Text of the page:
These two words aren’t often associated. Eroticism refers to raw physical passion, sexual desire, and sexual pleasure. Eros is often thought of as our very life force. Like all passions, manifestations range from healthy to psychotic, and even deadly. Fidelity, in an individual, is associated with ardor, staunchness, and strong character. In love relationships, it refers to loyalty, trustworthiness, and reliability. I believe strongly that Eros and fidelity can work closely together within an individual and throughout the life of a committed love relationship, yes, even fifty or sixty year unions.
As a psychotherapist, I see many individuals who have lost their “spark,” consumed by work, jaded by life, and victimized by an array of life stressors. I see relationships that are dead at the core, consumed by constant power struggles, little or no genuine affection, and infrequent and de-eroticized sex lives. Yet, most of us can remember a time or times when eros was alive within us and within our relationships. Often, committed partners have to think back to the very beginning of their life together to find a time when affection came easily, came in torrents, and they felt aroused at the very thought of being alone together, naked together, sexual together in all of its many splintered ways.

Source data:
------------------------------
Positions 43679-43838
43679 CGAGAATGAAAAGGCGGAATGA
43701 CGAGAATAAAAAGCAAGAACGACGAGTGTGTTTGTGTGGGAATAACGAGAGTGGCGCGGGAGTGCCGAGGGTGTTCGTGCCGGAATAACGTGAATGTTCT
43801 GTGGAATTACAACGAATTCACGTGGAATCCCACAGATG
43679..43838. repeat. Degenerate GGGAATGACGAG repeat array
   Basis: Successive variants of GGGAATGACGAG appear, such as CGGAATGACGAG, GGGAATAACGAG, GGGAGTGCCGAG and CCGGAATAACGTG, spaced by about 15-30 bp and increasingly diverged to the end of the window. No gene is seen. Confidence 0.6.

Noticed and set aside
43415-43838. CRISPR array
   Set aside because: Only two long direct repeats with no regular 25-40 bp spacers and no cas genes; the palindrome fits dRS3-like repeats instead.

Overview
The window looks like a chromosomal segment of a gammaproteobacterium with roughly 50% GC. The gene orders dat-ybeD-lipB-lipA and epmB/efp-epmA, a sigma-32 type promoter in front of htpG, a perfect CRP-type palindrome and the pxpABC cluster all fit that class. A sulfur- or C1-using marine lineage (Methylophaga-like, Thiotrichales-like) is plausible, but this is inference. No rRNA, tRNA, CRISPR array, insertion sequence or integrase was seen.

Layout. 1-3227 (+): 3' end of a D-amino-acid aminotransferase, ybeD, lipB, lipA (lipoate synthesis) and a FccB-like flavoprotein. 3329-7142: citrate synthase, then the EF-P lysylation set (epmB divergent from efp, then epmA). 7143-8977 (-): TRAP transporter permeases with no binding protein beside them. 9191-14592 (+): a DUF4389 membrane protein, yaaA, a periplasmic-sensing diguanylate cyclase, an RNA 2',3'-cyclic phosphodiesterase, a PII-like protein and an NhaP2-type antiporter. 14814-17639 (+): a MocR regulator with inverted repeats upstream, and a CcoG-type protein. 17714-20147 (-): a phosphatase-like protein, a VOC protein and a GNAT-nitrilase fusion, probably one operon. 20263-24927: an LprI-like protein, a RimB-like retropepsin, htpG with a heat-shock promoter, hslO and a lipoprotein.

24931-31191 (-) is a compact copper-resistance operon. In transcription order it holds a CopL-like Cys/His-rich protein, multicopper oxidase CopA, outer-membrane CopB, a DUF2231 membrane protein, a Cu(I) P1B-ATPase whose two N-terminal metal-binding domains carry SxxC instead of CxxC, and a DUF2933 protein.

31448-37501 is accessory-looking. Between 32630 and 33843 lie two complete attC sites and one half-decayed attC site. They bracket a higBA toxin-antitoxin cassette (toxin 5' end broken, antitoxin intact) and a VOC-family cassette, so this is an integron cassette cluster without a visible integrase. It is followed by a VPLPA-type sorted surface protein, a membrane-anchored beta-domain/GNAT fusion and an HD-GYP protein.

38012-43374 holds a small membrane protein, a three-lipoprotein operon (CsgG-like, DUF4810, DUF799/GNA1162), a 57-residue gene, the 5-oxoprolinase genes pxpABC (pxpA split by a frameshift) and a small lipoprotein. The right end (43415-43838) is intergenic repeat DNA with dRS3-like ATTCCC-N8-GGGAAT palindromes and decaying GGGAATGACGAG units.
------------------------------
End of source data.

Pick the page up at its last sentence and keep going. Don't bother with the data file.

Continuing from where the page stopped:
With all the stress of living adult lives, we have to continually work at keeping eros alive in ourselves and in our “marriages.” We must remember what “pleasures” us and refuse to allow life to engulf our erotic nature. It is helpful to remember that erotic fantasies and desires are not bad or harmful unless we choose to act them out in bad/harmful behavior. Within ourselves and our relationships, it is helpful to stay open to our own erotic life and keep an open mind and ear to our partner’s erotic fantasies and desires, being slow to judge ourselves and our mates. Erotic thoughts and desires can seem weird and naughty, but within a healthy self and within a loving relationship, they can can keep us “alive” and help us retain our “spark.”